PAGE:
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Physicians and Political Economy

Physicians and Political Economy Physicians and Political Economy. Edited by Peter Groenewegen. London: Routledge, 2001. 148 pp. €55.00. This slim volume contains studies of six doctor-economists. In order of appearance, they are Petty, Locke, Barbon, Mandeville, Quesnay, and Juglar. The authors largely rely on secondary sources for an account of the medical interests and activities of their subjects; William Coleman’s essay on Locke is particularly well served by the accounts written by Kenneth Dewhurst (1963) and Patrick Romanell (1984), while Tony Aspromourgos draws upon an Oxford D.Phil. of 1977. It is, however, strange that the work of Roy Porter is hardly referred to in the book, and then only tangentially. The basic approach of the book is historical, rather than analytical. The standard of scholarship is high, although such an approach tends to leave on one side issues that deserved to be probed—as in Marina Bianchi’s treatment of Barbon and the rate of interest. It may be the historical approach that leads to some other points at which a greater precision seems to be called for. Aspromourgos refers several times to Petty’s use of “algebra”—which is very puzzling indeed, in view of the content of Petty’s writings. Where Petty actually excelled was http://www.deepdyve.com/assets/images/DeepDyve-Logo-lg.png History of Political Economy Duke University Press

Physicians and Political Economy

History of Political Economy , Volume 35 (3) – Sep 1, 2003

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Publisher
Duke University Press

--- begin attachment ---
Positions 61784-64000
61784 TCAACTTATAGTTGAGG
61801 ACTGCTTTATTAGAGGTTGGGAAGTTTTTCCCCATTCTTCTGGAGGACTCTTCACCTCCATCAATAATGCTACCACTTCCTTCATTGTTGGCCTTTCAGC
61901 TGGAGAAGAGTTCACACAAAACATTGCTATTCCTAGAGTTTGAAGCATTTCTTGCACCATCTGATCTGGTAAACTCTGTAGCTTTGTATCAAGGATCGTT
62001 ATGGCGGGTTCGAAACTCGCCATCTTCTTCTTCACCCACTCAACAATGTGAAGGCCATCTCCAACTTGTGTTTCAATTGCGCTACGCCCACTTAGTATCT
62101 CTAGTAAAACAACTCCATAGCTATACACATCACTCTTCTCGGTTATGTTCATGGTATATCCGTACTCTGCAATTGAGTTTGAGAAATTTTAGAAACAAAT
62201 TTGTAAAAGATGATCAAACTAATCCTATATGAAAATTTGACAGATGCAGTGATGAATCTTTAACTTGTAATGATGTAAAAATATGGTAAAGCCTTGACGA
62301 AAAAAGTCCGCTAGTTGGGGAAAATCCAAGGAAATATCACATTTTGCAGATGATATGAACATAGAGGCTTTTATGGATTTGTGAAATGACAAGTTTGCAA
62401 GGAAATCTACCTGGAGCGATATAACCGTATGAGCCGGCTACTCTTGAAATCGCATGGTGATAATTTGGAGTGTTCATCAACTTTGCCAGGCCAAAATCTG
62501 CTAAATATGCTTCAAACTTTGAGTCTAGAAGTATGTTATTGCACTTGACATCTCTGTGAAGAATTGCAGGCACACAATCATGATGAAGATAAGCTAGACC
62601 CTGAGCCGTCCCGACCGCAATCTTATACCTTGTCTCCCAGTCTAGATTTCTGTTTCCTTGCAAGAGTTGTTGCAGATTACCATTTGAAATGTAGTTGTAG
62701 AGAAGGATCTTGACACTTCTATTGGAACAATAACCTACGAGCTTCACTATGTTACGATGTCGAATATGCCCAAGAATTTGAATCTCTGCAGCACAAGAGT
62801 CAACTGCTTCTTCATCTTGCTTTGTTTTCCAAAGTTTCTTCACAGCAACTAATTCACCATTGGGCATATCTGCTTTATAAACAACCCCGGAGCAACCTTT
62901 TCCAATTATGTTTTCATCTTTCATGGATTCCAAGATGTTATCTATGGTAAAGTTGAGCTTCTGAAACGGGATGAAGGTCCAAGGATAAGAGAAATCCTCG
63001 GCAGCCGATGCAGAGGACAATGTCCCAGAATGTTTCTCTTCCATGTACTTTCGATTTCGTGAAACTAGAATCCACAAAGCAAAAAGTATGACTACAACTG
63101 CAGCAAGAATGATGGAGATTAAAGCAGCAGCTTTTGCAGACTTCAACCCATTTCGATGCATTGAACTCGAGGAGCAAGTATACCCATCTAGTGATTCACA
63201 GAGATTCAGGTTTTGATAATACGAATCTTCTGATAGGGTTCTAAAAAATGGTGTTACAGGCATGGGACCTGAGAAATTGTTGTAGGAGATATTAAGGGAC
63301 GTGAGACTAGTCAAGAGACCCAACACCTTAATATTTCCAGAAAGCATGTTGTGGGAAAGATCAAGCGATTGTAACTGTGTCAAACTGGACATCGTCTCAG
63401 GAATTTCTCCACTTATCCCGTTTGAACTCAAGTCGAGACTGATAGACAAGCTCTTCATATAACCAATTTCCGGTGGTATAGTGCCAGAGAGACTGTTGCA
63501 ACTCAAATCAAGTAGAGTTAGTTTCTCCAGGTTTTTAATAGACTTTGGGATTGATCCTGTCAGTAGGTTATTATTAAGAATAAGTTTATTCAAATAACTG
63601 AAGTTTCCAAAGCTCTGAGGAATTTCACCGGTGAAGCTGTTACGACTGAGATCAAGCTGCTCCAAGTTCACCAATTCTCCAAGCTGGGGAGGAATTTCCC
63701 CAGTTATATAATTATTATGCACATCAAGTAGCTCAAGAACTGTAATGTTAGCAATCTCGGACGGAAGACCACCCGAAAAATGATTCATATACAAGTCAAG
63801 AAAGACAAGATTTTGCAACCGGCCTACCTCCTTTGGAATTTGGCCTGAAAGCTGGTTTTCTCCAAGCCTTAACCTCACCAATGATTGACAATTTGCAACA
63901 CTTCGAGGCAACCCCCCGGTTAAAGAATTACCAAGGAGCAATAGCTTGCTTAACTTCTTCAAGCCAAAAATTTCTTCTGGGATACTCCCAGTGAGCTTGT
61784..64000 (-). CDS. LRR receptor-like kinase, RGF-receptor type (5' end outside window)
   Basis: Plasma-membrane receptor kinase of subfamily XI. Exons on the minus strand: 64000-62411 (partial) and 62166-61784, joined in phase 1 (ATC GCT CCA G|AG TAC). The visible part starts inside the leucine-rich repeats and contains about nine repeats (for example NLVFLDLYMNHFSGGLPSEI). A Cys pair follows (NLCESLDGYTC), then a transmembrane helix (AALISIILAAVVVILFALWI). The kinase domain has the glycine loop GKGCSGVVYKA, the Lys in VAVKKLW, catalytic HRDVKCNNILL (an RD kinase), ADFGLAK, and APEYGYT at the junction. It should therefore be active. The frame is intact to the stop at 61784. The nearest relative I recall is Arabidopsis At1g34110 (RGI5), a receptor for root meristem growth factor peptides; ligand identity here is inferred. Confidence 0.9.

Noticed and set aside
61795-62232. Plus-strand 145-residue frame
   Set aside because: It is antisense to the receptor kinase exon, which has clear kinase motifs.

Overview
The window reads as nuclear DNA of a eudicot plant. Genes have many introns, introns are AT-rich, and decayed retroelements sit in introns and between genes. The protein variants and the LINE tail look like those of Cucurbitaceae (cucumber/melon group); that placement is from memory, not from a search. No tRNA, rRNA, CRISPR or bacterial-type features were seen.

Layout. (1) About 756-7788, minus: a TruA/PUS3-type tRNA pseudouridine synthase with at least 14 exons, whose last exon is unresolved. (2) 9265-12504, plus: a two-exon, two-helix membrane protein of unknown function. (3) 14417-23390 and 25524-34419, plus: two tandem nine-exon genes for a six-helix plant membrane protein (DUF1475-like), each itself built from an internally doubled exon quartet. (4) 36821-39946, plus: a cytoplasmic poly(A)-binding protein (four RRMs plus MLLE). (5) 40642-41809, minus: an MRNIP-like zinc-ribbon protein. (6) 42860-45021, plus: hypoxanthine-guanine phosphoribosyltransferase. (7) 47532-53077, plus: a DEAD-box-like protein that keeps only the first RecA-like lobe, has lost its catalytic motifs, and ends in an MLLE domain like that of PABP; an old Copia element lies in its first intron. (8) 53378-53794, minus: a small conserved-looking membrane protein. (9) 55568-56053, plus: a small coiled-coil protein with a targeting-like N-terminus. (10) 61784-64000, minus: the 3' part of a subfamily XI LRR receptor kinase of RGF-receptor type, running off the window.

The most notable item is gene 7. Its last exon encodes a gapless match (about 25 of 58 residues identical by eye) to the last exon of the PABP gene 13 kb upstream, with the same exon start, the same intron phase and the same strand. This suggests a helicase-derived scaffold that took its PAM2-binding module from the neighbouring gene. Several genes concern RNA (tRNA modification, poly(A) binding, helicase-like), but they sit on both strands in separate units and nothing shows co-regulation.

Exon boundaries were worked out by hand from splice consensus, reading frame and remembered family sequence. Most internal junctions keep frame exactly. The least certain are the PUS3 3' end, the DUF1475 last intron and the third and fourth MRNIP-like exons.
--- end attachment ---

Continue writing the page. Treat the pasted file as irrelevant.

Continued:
Copyright
Copyright 2003 by Duke University Press
ISSN
0018-2702
eISSN
1527-1919
DOI
10.1215/00182702-35-3-596
Publisher site
See Article on Publisher Site

Abstract

Physicians and Political Economy. Edited by Peter Groenewegen. London: Routledge, 2001. 148 pp. €55.00. This slim volume contains studies of six doctor-economists. In order of appearance, they are Petty, Locke, Barbon, Mandeville, Quesnay, and Juglar. The authors largely rely on secondary sources for an account of the medical interests and activities of their subjects; William Coleman’s essay on Locke is particularly well served by the accounts written by Kenneth Dewhurst (1963) and Patrick Romanell (1984), while Tony Aspromourgos draws upon an Oxford D.Phil. of 1977. It is, however, strange that the work of Roy Porter is hardly referred to in the book, and then only tangentially. The basic approach of the book is historical, rather than analytical. The standard of scholarship is high, although such an approach tends to leave on one side issues that deserved to be probed—as in Marina Bianchi’s treatment of Barbon and the rate of interest. It may be the historical approach that leads to some other points at which a greater precision seems to be called for. Aspromourgos refers several times to Petty’s use of “algebra”—which is very puzzling indeed, in view of the content of Petty’s writings. Where Petty actually excelled was

Journal

History of Political EconomyDuke University Press

Published: Sep 1, 2003

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